Environ Res. 2021 Sep;200:111435. doi: 10.1016/j.envres.2021.111435. Epub 2021 Jun 10.
BACKGROUND: Studies on the health effects of metal mixtures typically utilize biomarkers measured in a single biological medium, such as blood or urine. However, the ability to evaluate mixture effects are limited by the uncertainty whether a unified medium can fully capture exposure for each metal. Therefore, it is important to compare and assess metal mixtures measured in different media in epidemiology studies.
OBJECTIVES: The aim of this study was to examine the mixture predictive performance of urine and blood metal biomarkers and integrated multi-media biomarkers in association with birth outcomes.
METHODS: In our analysis of 847 women from the Puerto Rico PROTECT Cohort, we measured 10 essential and non-essential metals in repeated and paired samples of urine and blood during pregnancy. For each metal, we integrated exposure estimates from paired urine and blood biomarkers into multi-media biomarkers (MMBs), using intraclass-correlation coefficient (ICC) and weighted quantile sum (WQS) approaches. Using Ridge regressions, four separate Environmental risk scores (ERSs) for metals in urine, blood, MMBICC, and MMBWQS were computed as a weighted sum of the 10 metal concentrations. We then examined associations between urine, blood, and multi-media biomarker ERSs and birth outcomes using linear and logistic regressions, adjusting for maternal age, maternal education, pre-pregnancy body mass index (BMI), and second-hand smoke exposure. The performance of each ERS was evaluated with continuous and tertile estimates and 95% confidence intervals of the odds ratio of preterm birth using area under the curve (AUC).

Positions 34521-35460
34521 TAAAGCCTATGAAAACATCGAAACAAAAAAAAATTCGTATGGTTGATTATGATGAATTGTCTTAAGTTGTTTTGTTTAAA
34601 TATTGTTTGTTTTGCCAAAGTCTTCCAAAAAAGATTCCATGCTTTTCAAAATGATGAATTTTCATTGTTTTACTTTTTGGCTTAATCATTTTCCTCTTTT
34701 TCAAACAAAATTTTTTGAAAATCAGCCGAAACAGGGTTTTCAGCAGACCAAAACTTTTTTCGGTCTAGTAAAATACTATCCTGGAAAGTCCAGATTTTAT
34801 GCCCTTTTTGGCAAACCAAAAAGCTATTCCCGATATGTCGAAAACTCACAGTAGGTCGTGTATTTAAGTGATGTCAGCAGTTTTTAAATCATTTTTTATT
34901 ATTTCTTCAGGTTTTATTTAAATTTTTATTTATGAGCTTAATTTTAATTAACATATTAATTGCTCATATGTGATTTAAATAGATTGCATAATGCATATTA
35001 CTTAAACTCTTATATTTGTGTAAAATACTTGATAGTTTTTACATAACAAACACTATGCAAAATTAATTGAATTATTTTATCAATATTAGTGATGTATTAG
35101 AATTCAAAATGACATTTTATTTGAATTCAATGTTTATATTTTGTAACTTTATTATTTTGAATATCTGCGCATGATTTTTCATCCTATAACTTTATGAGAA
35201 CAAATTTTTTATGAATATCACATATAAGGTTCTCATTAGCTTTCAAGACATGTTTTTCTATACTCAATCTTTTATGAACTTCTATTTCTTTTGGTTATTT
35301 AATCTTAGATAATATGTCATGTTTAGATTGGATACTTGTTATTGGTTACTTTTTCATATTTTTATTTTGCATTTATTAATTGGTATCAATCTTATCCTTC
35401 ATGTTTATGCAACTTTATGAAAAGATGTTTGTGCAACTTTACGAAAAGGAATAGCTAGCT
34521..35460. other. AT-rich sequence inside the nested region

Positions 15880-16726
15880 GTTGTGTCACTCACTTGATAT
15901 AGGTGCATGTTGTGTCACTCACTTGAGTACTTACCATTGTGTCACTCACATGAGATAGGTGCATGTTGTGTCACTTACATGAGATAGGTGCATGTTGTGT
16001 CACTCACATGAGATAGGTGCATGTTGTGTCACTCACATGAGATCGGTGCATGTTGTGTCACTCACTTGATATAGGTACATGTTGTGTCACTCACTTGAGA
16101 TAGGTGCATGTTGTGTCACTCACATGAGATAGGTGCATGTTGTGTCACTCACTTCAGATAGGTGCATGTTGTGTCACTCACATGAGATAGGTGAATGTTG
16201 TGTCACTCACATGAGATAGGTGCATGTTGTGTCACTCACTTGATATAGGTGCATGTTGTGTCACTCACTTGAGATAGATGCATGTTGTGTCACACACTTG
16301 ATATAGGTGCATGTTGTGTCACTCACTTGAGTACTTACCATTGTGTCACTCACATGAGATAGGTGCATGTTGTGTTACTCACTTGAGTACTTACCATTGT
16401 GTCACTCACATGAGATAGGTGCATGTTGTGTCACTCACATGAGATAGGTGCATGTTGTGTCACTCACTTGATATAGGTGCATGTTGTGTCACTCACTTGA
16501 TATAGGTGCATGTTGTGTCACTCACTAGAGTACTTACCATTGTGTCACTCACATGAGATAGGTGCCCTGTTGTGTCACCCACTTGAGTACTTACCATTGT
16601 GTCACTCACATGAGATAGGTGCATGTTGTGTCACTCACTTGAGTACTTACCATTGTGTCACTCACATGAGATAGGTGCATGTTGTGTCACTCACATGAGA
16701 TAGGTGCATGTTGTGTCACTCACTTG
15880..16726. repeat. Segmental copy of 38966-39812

RESULTS: Pb was the most important contributor of blood ERS as well as the two integrated multi-media biomarker ERSs. Individuals with high ERS (3rd tertile) showed increased odds of preterm birth compared to individuals with low ERS (1st tertile), with 2.8-fold (95% CI, 1.49 to 5.40) for urine (specific gravity corrected); 3.2- fold (95% CI, 1.68 to 6.25) for blood; 3.9-fold (95% CI, 1.72 to 8.66) for multi-media biomarkers composed using ICC; and 5.2-fold (95% CI, 2.34 to 11.42) for multi-media biomarkers composed using WQS. The four ERSs had comparable predictive performances (AUC ranging from 0.64 to 0.68) when urine is examined with specific gravity corrected concentrations.
CONCLUSIONS: Within a practical metal panel, measuring metals in either urine or blood may be an equally good approach to evaluate the metals as a mixture. Applications in practical study design require validation of these methods with other cohorts, larger panels of metals and within the context of other adverse health effects of interest.